LN: The Justice Centre for Constitutional Freedoms has done some legal analysis on this thing, and it says there’s definitely possibilities of a constitutional challenge. What do you think that might be based on?
JS: I would say one of the most obvious things is the bill undermines Christian Schools’ freedom of association and equality under law. So it would penalize them for remaining faithful to a Christian sexual ethic, and having that inform their policies and their practices. And if we look at the Loyola Case we see that as unnecessarily interfering with a religious community’s ability to pass on the faith and to teach a certain ethic from a religious perspective.
And it interferes with parental rights, because it interferes with parents’ ability to transmit their faith and ethics to their children. That’s kind of a principle recognized in Alberta law too, that teachers stand “in the place of parents.” And that’s something that the Supreme Court recognizes in the Loyola Case as well; the right of parents to transmit their faith and ethics to children.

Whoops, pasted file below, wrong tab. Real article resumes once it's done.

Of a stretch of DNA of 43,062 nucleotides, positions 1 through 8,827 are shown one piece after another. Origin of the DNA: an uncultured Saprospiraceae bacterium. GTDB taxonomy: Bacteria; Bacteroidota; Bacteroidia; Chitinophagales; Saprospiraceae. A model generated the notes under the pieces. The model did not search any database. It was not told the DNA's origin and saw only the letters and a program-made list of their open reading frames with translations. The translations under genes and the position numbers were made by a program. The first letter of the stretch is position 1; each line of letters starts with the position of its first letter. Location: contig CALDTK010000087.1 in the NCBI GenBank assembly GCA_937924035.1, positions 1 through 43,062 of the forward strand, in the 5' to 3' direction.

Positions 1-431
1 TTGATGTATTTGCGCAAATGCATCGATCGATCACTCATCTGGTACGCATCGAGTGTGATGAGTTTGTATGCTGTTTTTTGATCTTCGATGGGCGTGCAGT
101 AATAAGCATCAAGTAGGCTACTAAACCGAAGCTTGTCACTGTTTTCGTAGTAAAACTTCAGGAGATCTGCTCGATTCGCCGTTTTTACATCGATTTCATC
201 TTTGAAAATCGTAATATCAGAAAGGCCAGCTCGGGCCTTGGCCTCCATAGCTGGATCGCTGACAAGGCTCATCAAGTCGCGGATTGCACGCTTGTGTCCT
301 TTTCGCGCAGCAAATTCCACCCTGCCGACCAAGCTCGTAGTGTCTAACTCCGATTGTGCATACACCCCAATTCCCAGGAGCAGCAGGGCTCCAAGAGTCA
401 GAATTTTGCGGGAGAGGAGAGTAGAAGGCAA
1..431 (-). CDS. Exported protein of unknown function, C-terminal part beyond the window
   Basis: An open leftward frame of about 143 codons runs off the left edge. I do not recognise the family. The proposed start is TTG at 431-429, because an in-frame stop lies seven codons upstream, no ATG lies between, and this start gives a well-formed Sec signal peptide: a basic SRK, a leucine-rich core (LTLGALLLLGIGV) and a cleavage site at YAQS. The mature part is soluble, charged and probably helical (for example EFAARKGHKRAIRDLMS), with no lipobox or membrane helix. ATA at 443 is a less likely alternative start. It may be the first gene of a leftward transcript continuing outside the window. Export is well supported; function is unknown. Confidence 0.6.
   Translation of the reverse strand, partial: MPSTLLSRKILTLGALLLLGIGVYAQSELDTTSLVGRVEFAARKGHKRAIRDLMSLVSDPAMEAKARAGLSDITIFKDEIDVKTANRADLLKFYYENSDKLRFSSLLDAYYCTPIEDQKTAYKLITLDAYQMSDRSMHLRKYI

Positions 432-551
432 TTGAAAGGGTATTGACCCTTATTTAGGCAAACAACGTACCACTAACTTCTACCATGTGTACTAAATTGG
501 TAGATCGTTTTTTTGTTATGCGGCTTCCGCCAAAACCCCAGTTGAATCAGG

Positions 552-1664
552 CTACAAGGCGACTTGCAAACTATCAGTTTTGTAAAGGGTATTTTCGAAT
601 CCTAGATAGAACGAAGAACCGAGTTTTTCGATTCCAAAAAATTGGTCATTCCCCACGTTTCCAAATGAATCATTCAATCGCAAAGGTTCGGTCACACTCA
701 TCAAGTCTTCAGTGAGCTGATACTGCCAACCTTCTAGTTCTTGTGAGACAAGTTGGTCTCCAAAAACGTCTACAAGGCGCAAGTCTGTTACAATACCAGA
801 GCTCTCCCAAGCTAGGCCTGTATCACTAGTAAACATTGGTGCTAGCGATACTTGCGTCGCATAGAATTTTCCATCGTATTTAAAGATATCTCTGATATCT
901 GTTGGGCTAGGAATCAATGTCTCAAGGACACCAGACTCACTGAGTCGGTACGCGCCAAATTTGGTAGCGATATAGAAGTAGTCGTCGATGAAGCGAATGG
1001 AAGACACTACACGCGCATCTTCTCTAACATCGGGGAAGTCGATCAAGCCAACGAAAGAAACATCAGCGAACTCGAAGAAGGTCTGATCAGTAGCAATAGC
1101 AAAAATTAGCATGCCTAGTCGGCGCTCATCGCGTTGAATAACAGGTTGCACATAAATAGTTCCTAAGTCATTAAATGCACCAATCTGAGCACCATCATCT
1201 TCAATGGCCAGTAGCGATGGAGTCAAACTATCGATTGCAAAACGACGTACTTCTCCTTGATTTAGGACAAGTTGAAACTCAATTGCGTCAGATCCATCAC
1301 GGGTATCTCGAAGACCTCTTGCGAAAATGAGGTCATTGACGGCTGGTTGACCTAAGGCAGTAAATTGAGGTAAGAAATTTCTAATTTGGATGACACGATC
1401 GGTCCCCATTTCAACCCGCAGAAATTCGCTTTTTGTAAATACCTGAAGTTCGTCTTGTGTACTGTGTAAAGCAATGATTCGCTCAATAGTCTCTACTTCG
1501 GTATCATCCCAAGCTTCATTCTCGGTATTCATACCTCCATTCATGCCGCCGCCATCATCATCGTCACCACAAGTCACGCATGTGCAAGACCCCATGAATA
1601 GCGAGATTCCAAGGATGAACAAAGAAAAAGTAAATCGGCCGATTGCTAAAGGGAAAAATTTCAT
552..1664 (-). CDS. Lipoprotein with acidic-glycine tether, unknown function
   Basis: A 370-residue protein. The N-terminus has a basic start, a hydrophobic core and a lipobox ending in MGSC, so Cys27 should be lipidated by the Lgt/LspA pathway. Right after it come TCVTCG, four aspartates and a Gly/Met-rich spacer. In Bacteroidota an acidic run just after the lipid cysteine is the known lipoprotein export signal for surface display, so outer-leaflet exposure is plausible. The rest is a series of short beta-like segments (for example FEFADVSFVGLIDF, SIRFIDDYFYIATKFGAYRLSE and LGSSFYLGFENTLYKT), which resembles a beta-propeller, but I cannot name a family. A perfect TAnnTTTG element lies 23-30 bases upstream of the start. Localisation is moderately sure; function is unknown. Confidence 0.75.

LN: Mike, you’ve been working on some grassroots lobbying stuff against this bill alongside ARPA’s Grassroots Manager, Colin Postma. The government moved this bill through the system really quickly.
Two readings in just a few days; committee hearings started the day after that last week, the hearing is expected to wrap up later today. That means we could have Third Reading and Royal Assent by the end of the week. What’s the big urgency here from the government’s perspective, do you think?